Two States Allowing Online Voting

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Two States Allowing Online Voting

This week, some West Virginia voters cast their ballots via computers and smartphones. Next month, Delaware voters will have the same opportunity. As the coronavirus disrupts elections across the nation, some states are looking at online voting. But experts warn this type of voting comes with big risks.


In West Virginia, anyone who requested an absentee ballot could vote online. Delaware officials will permit voters who are self-isolating due to the coronavirus epidemic cast their ballots via the Internet. These states say that this type of voting is a good way to allow people to exercise their right to vote while also taking into account the restrictions and protocols necessary to keep people safe.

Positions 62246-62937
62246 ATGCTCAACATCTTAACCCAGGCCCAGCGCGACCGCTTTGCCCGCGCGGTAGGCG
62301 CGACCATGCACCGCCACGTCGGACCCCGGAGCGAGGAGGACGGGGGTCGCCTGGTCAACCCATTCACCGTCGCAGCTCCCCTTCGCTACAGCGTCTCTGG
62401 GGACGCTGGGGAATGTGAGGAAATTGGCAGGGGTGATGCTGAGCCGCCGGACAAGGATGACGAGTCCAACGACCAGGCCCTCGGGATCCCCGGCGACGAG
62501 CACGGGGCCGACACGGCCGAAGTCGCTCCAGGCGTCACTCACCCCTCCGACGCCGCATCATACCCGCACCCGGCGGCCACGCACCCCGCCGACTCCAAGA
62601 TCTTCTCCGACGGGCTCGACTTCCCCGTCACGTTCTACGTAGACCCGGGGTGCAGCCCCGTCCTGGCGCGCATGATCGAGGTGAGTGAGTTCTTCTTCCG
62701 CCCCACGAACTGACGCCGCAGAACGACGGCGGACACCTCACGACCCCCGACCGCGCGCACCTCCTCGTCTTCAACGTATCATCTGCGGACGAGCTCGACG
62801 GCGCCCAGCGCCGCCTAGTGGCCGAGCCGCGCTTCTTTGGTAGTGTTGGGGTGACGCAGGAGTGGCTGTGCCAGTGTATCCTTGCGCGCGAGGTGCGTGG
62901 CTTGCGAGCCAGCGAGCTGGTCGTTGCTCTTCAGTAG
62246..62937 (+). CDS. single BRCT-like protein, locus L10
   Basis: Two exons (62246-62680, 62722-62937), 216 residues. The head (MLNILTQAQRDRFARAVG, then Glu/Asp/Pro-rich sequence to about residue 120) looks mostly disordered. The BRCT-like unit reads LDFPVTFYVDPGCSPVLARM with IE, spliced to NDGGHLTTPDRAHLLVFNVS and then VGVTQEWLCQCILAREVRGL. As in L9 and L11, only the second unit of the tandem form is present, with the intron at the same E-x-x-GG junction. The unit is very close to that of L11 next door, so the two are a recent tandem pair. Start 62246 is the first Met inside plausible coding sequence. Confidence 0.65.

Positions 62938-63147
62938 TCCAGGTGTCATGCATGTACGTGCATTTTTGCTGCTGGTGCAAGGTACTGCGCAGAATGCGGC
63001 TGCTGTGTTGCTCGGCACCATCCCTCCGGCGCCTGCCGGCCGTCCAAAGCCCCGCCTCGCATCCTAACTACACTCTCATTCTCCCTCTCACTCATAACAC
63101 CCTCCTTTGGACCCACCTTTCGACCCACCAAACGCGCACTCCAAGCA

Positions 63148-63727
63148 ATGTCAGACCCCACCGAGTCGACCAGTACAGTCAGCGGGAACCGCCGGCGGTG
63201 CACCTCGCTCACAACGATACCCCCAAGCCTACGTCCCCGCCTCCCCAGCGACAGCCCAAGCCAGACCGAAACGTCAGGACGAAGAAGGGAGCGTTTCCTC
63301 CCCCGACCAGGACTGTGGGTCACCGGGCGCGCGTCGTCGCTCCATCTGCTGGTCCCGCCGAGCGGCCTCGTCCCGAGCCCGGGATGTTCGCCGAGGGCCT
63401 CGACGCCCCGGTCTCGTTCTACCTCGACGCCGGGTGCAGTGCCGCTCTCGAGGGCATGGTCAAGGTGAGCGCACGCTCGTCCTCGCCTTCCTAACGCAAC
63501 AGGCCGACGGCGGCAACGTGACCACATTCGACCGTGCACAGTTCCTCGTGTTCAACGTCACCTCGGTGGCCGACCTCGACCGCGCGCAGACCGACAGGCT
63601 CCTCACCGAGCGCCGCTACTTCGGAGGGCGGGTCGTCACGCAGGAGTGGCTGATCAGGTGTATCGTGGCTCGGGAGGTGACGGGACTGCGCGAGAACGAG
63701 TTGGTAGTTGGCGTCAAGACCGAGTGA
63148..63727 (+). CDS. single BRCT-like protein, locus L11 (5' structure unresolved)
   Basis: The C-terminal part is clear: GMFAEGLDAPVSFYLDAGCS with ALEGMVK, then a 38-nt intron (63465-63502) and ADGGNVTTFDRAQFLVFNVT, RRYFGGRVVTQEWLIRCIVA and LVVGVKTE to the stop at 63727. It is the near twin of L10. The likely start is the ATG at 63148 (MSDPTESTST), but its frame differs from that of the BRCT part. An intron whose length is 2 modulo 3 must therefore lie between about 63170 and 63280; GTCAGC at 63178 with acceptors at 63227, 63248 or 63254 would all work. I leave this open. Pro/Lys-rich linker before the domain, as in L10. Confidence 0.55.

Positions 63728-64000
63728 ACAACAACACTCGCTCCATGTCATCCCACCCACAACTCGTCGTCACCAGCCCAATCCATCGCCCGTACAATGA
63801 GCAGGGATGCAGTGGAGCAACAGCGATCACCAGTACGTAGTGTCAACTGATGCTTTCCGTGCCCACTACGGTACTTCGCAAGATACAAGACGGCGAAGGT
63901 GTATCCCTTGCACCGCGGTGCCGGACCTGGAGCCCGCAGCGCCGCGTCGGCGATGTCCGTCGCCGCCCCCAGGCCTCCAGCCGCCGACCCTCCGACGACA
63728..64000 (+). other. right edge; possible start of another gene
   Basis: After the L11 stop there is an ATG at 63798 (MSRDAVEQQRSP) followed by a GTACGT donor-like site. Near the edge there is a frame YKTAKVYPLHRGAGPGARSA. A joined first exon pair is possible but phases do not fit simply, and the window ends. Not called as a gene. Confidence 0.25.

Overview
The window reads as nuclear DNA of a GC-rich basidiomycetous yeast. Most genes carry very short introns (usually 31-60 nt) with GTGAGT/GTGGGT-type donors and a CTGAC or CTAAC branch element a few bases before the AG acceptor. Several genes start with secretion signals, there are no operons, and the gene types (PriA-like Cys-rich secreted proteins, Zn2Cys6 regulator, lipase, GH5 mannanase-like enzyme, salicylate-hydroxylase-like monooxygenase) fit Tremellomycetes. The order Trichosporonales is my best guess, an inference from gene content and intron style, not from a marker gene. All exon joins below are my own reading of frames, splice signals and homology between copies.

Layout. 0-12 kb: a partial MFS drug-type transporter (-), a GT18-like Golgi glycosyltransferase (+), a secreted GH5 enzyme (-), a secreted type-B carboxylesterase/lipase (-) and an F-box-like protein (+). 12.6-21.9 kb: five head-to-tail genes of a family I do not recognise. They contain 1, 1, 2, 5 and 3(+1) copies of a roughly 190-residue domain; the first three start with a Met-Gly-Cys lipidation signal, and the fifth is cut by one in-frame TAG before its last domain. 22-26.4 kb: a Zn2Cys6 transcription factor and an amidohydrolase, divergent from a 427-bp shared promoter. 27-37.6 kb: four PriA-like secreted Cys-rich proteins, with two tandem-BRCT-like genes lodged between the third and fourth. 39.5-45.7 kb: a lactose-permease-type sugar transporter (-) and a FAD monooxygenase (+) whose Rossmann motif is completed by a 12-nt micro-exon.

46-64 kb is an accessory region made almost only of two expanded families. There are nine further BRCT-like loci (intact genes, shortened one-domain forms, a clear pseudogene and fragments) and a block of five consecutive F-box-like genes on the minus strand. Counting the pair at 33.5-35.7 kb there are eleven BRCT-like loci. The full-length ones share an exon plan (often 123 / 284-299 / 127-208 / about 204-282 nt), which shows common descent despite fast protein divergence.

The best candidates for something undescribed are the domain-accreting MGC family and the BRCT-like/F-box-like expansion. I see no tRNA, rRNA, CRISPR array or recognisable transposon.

Security experts, however, have pointed out security flaws with the software being used by these states. With the votes moving through the cloud, they are vulnerable to hackers, say the experts. West Virginia and Delaware point to the security measures they are taking. However, since voting is an anonymous and private activity, voters will have no way to check to see if their votes were accurately cast or counted.


Some people see Internet voting as the way most ballots will be cast in the future. They say that if the security is tight, then people should be free to cast their votes online. However, security experts say that right now widespread online voting has significant risks.


During the coronavirus epidemic, many states have expanded their vote-by-mail efforts, but only these two states have embraced online voting.


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